With maximum combined outputs of 300kW/660Nm, there’s a real sense of urgency in the way the Recharge Pure responds to a dig of the spurs, whether off-the-line or in rolling acceleration.

The official zero to 100km/h claim is an impressive 4.9 seconds.

A 78kW/h lithium-ion battery pack installed under the floor feeds the motors and delivers a range of 418km (WLTP).

At a maximum DC fast charge rate of 150kW drivers can expect a charge time of around 40 minutes from zero to 80% capacity on such fast chargers.

However, if using the far more common 10-amp domestic power outlet, budget on 32 hours for a full charge.

Volvo XC40 EV side view.

The electric Volvo is easy to drive with a capable, secure, and confident stance through twists and turns.

To our tastes, the steering is more palatable left in its ‘firm’ setting rather than the ‘light’ option selected from the menus.

Riding as it does on 20-inch wheels shod with 40-series rubber, the ride quality is well short of plush but the vehicle remains composed over road imperfections.

The level of regenerative braking (where the vehicle slows and recharges the battery as you decelerate) is adjustable from zero through to the most aggressive ‘one pedal driving’ setting.

Volvo warrant the vehicle for five years/unlimited kilometres, which is longer than some of its prestige competitors, with coverage on the traction battery extending to eight years.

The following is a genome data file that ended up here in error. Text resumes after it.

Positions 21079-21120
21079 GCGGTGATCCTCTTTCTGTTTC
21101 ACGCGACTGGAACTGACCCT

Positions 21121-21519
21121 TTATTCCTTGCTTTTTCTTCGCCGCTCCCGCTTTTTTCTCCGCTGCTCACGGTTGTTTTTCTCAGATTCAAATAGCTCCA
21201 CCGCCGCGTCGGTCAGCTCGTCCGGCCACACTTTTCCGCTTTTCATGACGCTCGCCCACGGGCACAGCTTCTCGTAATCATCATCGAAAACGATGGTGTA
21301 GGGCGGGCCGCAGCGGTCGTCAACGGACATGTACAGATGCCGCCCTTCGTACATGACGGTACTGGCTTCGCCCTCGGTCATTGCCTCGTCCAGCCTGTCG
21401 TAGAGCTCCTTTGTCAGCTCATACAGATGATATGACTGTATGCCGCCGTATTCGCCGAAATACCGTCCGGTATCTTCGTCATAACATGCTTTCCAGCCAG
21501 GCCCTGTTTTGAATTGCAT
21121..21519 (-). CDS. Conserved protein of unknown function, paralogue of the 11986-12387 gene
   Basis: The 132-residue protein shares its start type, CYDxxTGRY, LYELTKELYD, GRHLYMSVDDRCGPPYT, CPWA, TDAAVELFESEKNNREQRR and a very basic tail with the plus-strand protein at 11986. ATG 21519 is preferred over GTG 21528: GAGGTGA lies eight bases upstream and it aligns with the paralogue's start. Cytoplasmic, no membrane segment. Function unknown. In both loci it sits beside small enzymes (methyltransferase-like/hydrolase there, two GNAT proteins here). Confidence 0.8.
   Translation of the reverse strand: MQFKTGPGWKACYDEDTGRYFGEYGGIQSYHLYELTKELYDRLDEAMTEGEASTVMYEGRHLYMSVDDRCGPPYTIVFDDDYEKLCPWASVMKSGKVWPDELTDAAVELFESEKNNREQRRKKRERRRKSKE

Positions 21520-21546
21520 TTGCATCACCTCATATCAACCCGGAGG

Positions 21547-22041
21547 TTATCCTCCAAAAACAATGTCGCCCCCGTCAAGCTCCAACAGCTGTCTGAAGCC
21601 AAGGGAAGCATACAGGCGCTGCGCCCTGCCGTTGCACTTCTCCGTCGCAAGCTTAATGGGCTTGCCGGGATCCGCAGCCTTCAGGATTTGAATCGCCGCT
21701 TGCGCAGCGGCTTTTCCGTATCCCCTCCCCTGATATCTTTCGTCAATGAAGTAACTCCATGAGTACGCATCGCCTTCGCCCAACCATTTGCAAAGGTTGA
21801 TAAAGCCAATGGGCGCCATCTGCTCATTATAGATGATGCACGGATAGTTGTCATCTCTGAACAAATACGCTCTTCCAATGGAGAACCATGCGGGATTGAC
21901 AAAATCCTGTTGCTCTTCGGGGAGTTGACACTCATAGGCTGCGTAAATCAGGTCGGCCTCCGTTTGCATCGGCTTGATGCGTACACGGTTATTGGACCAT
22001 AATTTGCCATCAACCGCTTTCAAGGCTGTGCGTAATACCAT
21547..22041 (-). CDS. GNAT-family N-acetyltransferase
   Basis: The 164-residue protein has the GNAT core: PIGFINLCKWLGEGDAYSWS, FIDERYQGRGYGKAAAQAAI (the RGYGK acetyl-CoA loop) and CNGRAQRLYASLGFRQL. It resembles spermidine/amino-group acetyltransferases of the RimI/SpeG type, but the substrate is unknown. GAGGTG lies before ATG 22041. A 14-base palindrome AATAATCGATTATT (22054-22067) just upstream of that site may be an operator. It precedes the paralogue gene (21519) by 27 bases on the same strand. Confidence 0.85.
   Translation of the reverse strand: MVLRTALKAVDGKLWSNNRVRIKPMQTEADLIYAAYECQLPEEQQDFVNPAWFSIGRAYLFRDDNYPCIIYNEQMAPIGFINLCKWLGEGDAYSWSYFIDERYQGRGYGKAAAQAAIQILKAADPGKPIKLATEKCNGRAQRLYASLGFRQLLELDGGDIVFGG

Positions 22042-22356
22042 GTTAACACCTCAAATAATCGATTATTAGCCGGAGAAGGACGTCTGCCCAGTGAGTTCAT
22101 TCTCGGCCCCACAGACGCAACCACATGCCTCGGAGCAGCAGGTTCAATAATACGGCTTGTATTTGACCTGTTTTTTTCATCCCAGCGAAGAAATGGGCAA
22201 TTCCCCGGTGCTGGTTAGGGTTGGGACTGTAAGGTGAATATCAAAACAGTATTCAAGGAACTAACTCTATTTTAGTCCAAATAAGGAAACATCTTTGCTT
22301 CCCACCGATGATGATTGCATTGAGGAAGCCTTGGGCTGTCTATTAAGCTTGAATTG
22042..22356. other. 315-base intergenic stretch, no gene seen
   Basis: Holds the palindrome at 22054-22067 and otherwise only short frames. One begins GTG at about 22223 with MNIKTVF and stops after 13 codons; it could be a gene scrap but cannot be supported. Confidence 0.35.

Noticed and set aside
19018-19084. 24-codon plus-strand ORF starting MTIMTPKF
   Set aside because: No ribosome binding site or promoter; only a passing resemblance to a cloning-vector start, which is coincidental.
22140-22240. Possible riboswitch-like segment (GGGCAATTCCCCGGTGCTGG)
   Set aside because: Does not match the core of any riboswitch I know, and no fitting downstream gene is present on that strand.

When it arrives, the new single-motor version will come in a single luxury specification with a slightly more affordable list price of $72,990.

The MY23 twin-motor will cost $79,990 and feature a new front bumper design, frameless grille plate, new headlamp surround finishes, new wheels and new rear bumper inserts, as well as Pixel headlight technology and sustainable upholstery amongst its specification changes.

Our drive of the appealing MY22 XC40 Recharge Pure Electric suggests that Volvo Australia’s cash registers will keep ringing when the MY23 models arrive, with the expanded electrified line-up seemingly well placed to satisfy the growing number of luxury segment buyers looking to transition to lower emissions mobility.

Key stats

  • MLP: $76,990
  • ENGINE: Twin electric motors, (150kW front, 150kW rear)
  • ANCAP CRASH RATING: Five stars (2018)
  • POWER CONSUMPTION (combined cycle, litres/100km):  255Wh/km (0g/km CO₂ - tailpipe)
  • FOR: Impressive performance, deft handling with decent ride quality, spacious, quality finish cabin, high equipment levels.
  • AGAINST: Priced higher price than hybrid and petrol models in the range, mobility kit in lieu of a spare wheel, initial allocation of MY22 models already sold, $3k price increase for new twin-motor.

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The information in this article has been prepared for general information purposes only and is not intended as legal advice or specific advice to any particular person. Any advice contained in the document is general advice, not intended as legal advice or professional advice and does not take into account any person’s particular circumstances. Before acting on anything based on this advice you should consider its appropriateness to you, having regard to your objectives and needs.